The following letter to the New York
Times is th[e] s[a]nest utterance of the “clerical mind” recorded
in the past month:
“I am a clegyman [sic]. I have
noticed with humiliation your not infrequent allusions to the
attitude and the utterances of Christian ministers in conn[e]ction
wi[t]h the murder of President McK[i]nley. I am humiliated because
what you say is too true. It seems to me that some of the most
extreme and and [sic] d[a]ngerous public utterances that have
been made have come from the pulpit.
“Another thing I have noticed.
In the endeavor to account for the Providential character of
the event each public sp[e]aker reads into it his own interpretation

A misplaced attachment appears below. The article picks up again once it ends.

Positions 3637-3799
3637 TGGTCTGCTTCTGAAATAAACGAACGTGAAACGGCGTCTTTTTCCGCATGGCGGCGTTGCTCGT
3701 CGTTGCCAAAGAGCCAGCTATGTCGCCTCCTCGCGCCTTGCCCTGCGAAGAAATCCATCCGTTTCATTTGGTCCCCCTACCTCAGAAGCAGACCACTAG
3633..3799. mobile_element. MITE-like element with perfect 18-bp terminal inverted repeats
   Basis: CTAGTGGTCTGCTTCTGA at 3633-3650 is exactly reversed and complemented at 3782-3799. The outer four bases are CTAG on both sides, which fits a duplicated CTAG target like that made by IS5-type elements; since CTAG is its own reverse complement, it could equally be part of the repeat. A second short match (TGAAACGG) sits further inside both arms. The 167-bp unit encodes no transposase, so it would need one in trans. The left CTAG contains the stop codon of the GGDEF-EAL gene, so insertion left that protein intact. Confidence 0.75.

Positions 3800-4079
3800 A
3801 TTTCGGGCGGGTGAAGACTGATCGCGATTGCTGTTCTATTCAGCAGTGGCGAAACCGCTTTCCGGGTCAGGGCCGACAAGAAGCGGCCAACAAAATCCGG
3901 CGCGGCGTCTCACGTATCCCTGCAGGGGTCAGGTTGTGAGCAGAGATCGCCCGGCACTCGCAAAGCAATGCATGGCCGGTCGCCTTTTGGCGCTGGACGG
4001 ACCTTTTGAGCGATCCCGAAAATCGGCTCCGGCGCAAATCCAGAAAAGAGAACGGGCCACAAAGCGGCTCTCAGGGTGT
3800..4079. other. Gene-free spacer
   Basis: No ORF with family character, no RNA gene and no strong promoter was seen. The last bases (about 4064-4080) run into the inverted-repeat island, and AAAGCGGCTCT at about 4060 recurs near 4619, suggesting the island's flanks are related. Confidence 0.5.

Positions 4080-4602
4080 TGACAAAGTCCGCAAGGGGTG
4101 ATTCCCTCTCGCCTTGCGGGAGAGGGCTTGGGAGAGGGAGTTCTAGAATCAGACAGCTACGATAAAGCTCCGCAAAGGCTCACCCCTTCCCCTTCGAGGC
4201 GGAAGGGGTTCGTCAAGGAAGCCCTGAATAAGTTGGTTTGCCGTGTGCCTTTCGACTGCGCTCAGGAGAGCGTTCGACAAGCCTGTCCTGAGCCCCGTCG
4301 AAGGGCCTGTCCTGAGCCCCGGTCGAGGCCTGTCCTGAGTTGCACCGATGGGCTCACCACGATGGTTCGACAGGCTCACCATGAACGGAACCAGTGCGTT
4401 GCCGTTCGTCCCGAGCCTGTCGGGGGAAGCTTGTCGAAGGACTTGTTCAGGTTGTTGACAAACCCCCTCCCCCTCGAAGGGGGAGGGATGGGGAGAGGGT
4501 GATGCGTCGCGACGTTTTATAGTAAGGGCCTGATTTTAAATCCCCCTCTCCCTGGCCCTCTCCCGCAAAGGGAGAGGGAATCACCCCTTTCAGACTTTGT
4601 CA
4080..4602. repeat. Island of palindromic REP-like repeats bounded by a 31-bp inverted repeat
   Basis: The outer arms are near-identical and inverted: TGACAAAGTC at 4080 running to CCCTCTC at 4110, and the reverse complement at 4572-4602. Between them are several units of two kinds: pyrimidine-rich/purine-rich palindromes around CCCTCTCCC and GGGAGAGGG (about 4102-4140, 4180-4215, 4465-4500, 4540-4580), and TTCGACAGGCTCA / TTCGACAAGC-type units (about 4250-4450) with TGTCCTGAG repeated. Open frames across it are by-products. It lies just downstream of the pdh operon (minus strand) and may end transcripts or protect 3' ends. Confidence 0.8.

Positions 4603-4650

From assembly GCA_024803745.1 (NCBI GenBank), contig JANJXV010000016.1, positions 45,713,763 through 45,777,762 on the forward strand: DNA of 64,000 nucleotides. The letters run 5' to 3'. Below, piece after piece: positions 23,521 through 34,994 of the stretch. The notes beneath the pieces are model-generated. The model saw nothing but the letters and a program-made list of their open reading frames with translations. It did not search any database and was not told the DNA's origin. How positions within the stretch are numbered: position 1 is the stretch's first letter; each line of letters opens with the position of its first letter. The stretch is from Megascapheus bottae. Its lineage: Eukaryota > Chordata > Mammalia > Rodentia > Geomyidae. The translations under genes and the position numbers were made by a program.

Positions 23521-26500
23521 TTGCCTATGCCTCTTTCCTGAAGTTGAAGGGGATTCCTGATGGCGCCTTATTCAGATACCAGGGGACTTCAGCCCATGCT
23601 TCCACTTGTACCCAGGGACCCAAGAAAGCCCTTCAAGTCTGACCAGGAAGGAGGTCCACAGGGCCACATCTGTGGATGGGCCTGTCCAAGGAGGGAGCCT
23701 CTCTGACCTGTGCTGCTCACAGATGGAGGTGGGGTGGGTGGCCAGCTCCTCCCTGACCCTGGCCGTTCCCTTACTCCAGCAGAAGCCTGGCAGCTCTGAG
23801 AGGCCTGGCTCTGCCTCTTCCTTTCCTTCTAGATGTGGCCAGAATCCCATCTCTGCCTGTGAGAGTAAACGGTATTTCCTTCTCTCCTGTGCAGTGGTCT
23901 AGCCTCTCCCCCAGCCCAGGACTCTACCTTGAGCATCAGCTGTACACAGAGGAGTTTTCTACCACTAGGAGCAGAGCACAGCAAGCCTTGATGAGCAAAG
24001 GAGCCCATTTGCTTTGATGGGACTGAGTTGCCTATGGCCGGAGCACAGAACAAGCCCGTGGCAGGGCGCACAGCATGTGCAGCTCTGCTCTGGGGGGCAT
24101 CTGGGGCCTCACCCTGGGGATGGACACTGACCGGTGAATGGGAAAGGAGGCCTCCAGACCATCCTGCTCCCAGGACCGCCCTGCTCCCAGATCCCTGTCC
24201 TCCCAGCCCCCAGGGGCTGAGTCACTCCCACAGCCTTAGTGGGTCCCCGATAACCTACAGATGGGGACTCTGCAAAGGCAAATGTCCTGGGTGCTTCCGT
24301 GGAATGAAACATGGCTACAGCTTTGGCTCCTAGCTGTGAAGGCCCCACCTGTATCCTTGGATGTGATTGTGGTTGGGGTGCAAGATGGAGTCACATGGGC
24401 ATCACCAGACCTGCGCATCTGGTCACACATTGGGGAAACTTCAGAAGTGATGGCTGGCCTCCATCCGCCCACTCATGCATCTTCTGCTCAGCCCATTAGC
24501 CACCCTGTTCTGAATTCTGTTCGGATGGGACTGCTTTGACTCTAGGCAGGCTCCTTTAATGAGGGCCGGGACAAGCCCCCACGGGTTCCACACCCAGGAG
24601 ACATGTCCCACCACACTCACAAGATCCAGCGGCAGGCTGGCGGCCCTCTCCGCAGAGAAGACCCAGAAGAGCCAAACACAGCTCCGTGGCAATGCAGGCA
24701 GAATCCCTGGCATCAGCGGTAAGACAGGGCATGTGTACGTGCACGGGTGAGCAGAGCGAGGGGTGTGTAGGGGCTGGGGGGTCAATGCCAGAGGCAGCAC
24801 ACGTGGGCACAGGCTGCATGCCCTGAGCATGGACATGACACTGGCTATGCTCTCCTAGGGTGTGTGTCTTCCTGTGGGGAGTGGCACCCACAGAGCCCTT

drawn from his own particular hobby. If he is an anti-imperialist,
it was imperialism that did it[.] If he is a temperance reformer,
it was rum that did it. If he is an anti-trust man, it was the
multiplication of trusts that did it, or it was yellow journalism,
etc. If God rules the world it must have been Providential.
God is good and wise. What h[e] does or allows to be done must
in the end prove best; but God is inscrutable and no one can
or ought to try to tell why he acts as he does.”
We do not exactly see by what authority
this cle[r]gyman judges God to be “good and wise,” since he declar[e]s
that he is inscrutable and the divine motives not to be inquired
into. He is right, however, in characterizing the utterances of
the pulpit as “extreme and dangerous.” The clergy have made the
assault of an assassin on the President the excuse for an as[s]ault
upon freedom of press and of speech.